User-driven downscaling: advances in data apportioning and analysis to augment adaptation planning
Edwin P. Maurer, Santa Clara University, Santa Clara, CA; and L. D. Brekke, T. Pruitt, K. D. White, E. Ochs, P. Duffy, and E. H. Girvetz
With the IPCC Fourth Assessment, the scientific case establishing anthropogenic influence for recently observed climate change is firmly established. The projections for future global climate impacts range from serious to disastrous, and many organizations and public agencies are now contemplating policies to adapt to a changed environment. As resource managers struggle with quantifying the range of possibilities for future climate and resulting impacts, one of the first barriers encountered is the difficulty in obtaining regional projections of future climate. This is especially the case for constructing multi-model ensembles, needed to characterize uncertainty and frame adaptation in a risk analysis context. We evaluate the use of a dataset of 112 monthly climate change projections to 2100, downscaled to a spatial resolution of about 12 km. This dataset was prepared initially for water managers to assess the range of uncertainty in regional climate projections under a variety of future greenhouse gas emissions pathways. From its release in November 2007 through July 2009, the dataset has provided over 500 unique users with 4TB of data via over 3500 downloads. A recently completed user survey illustrates the most useful characteristics of the dataset, where expansion is needed, and what shared data analysis tools may be desirable. We compare the usage of the data, whether for research, education, or resource management, and contrast the most important dataset characteristics for each usage type. We will also discuss a similar global dataset, at approximately 50km spatial resolution, which has provided nearly 2TB of data downloaded by over 80 users worldwide in four months. Both datasets are being coupled with a new online toolkit, the Climate Wizard, enabling online statistical data analysis. We will conclude with the implications of these findings on future climate dataset preparation and distribution, with the aim of providing the greatest utility to the resource management community for assessing potential future impacts and developing policies for adapting to climate change.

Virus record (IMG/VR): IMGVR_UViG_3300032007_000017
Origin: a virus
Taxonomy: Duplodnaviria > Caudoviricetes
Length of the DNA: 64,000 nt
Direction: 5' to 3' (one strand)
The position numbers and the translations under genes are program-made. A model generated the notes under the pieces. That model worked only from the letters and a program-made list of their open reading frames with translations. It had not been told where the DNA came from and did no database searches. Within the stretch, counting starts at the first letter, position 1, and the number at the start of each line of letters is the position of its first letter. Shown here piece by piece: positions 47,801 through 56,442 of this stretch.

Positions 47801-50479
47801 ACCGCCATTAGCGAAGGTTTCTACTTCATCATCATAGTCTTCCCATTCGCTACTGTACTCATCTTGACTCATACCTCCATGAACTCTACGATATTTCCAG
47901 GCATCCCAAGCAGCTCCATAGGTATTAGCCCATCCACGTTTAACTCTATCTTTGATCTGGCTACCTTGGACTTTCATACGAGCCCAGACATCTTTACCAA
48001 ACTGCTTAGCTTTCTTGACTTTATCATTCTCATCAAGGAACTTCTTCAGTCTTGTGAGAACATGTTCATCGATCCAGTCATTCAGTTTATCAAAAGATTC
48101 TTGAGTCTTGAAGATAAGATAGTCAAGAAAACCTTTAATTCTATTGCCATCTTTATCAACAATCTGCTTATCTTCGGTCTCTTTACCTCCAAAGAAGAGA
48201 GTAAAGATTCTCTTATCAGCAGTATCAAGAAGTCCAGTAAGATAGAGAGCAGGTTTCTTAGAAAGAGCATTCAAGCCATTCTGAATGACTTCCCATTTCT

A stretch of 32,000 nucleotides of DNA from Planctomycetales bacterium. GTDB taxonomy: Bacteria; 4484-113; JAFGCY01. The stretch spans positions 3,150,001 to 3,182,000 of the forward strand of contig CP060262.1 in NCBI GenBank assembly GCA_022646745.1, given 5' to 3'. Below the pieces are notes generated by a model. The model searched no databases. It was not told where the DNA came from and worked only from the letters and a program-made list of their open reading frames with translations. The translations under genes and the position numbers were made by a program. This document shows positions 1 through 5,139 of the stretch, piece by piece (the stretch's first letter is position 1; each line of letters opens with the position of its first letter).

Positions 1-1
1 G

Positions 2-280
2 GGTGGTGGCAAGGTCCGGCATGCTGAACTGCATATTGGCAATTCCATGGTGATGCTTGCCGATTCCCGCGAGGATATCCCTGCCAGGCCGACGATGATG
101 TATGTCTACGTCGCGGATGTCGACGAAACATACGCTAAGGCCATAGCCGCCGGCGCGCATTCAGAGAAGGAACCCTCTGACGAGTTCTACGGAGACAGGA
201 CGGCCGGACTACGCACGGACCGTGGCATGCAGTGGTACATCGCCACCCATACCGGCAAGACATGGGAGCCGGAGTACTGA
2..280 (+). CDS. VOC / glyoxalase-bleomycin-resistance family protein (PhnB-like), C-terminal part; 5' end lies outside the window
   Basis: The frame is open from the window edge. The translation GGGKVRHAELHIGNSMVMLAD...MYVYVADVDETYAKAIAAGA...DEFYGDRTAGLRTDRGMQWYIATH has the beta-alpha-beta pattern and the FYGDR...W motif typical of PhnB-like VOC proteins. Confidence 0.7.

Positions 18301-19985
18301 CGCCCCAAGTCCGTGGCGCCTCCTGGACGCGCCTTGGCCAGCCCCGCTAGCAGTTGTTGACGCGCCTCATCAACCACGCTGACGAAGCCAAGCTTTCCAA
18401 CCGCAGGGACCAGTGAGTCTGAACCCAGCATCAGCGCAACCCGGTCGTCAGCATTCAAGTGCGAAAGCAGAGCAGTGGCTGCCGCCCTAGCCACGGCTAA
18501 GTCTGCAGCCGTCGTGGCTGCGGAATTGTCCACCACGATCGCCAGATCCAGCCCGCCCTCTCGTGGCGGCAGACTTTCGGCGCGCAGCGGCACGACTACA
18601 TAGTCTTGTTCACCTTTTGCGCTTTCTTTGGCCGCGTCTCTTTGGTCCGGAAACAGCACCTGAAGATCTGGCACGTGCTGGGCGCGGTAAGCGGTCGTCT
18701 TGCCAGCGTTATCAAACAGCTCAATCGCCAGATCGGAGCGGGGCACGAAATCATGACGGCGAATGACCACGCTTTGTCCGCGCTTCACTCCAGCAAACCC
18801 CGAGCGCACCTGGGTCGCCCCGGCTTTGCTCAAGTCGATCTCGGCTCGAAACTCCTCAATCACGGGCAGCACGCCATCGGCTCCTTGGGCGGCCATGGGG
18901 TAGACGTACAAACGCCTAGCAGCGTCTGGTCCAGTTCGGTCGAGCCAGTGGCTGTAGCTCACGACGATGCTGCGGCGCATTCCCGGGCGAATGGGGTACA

Joint Session 8, New challenges for applied meteorology and climatology
Thursday, 21 January 2010, 1:30 PM-3:00 PM, B211
Previous paper Next paper
Browse or search entire meeting
AMS Home Page